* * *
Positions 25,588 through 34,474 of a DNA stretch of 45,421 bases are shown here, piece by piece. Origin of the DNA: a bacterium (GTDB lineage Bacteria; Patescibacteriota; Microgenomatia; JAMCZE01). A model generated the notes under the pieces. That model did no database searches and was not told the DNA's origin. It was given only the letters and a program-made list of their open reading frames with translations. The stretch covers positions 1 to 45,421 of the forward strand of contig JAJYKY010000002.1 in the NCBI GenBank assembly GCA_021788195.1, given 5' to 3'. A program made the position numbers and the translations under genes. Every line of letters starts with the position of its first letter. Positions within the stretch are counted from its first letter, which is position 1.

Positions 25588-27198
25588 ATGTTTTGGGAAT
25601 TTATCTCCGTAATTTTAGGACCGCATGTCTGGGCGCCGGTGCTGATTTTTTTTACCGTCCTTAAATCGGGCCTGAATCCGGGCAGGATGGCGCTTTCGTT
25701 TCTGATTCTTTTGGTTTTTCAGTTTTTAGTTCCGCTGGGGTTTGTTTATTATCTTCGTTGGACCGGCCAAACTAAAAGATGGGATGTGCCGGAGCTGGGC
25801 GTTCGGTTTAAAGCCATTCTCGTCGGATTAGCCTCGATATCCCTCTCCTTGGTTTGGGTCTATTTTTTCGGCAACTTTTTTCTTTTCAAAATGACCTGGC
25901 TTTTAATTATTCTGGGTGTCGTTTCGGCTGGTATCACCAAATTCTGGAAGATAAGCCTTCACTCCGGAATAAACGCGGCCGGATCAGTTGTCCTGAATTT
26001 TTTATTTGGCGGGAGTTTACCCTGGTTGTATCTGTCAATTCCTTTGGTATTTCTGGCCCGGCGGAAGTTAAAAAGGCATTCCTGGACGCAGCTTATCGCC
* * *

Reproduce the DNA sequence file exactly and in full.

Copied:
Positions 25,588 through 34,474 of a DNA stretch of 45,421 bases are shown here, piece by piece. Origin of the DNA: a bacterium (GTDB lineage Bacteria; Patescibacteriota; Microgenomatia; JAMCZE01). A model generated the notes under the pieces. That model did no database searches and was not told the DNA's origin. It was given only the letters and a program-made list of their open reading frames with translations. The stretch covers positions 1 to 45,421 of the forward strand of contig JAJYKY010000002.1 in the NCBI GenBank assembly GCA_021788195.1, given 5' to 3'. A program made the position numbers and the translations under genes. Every line of letters starts with the position of its first letter. Positions within the stretch are counted from its first letter, which is position 1.

Positions 25588-27198
25588 ATGTTTTGGGAAT
25601 TTATCTCCGTAATTTTAGGACCGCATGTCTGGGCGCCGGTGCTGATTTTTTTTACCGTCCTTAAATCGGGCCTGAATCCGGGCAGGATGGCGCTTTCGTT
25701 TCTGATTCTTTTGGTTTTTCAGTTTTTAGTTCCGCTGGGGTTTGTTTATTATCTTCGTTGGACCGGCCAAACTAAAAGATGGGATGTGCCGGAGCTGGGC
25801 GTTCGGTTTAAAGCCATTCTCGTCGGATTAGCCTCGATATCCCTCTCCTTGGTTTGGGTCTATTTTTTCGGCAACTTTTTTCTTTTCAAAATGACCTGGC
25901 TTTTAATTATTCTGGGTGTCGTTTCGGCTGGTATCACCAAATTCTGGAAGATAAGCCTTCACTCCGGAATAAACGCGGCCGGATCAGTTGTCCTGAATTT
26001 TTTATTTGGCGGGAGTTTACCCTGGTTGTATCTGTCAATTCCTTTGGTATTTCTGGCCCGGCGGAAGTTAAAAAGGCATTCCTGGACGCAGCTTATCGCC